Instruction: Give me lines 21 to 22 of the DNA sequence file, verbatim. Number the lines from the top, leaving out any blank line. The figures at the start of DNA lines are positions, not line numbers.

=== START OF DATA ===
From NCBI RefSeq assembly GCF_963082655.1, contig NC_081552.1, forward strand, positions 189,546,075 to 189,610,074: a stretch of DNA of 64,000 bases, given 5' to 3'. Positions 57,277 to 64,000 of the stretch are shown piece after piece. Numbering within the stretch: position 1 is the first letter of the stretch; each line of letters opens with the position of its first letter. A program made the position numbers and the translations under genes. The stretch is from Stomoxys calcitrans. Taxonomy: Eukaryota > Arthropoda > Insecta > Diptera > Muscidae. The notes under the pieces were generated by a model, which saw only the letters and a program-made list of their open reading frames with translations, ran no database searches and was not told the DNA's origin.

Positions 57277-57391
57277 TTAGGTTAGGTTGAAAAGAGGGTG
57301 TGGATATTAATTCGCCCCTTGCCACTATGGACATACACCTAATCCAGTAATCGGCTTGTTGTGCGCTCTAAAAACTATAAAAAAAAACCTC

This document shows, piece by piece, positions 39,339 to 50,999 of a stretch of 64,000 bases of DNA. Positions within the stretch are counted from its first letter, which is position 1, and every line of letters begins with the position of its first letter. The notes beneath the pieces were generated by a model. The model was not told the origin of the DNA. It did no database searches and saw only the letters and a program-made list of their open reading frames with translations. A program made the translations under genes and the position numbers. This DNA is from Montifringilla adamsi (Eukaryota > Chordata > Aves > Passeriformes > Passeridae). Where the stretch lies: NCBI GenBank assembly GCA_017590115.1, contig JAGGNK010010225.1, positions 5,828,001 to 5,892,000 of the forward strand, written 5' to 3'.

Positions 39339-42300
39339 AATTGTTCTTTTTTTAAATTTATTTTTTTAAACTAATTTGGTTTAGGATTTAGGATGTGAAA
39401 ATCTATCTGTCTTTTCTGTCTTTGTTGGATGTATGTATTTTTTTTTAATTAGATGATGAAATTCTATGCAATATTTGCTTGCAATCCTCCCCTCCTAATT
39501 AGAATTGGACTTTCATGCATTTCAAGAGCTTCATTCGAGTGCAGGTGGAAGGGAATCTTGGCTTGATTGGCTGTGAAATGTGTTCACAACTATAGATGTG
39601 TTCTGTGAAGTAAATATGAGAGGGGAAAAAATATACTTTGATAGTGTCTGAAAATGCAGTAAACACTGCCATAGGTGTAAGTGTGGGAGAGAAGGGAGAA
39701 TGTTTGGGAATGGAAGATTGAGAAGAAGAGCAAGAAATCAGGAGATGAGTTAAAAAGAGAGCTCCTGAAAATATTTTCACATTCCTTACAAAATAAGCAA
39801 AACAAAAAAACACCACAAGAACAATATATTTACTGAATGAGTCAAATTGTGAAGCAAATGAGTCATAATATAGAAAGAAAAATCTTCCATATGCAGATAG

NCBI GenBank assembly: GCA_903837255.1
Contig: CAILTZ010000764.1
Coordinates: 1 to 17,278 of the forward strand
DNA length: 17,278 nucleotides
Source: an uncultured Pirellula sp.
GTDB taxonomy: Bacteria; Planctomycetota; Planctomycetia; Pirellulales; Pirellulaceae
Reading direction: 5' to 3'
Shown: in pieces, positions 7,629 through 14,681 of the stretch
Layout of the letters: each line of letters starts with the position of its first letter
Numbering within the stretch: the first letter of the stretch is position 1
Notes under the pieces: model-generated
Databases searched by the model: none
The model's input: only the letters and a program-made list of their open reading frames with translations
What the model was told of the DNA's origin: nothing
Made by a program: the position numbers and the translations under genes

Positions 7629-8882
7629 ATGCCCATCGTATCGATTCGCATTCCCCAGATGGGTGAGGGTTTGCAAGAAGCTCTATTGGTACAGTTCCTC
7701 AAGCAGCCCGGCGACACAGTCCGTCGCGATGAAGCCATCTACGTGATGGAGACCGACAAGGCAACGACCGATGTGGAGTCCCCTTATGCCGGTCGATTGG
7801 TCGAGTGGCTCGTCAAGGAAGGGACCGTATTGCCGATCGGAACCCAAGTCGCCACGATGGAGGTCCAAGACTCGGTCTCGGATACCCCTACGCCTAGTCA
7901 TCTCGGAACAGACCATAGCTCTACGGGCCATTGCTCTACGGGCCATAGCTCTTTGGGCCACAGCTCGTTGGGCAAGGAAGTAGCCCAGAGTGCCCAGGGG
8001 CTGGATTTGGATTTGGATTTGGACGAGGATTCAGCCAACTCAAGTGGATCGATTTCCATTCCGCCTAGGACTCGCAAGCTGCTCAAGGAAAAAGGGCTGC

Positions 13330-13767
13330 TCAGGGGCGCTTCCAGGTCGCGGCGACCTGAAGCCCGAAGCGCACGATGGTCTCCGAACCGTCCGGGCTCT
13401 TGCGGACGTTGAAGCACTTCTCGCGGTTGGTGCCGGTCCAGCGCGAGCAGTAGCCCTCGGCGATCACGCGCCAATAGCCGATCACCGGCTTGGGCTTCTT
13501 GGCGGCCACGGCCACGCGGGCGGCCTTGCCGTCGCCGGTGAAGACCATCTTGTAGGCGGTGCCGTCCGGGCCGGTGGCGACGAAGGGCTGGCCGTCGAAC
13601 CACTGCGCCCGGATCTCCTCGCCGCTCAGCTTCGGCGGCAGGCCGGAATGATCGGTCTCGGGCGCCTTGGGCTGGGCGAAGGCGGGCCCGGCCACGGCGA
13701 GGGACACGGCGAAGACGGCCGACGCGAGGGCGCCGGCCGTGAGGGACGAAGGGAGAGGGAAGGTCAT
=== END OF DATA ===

Layout of the letters: each line of letters starts with the position of its first letter
Numbering within the stretch: the first letter of the stretch is position 1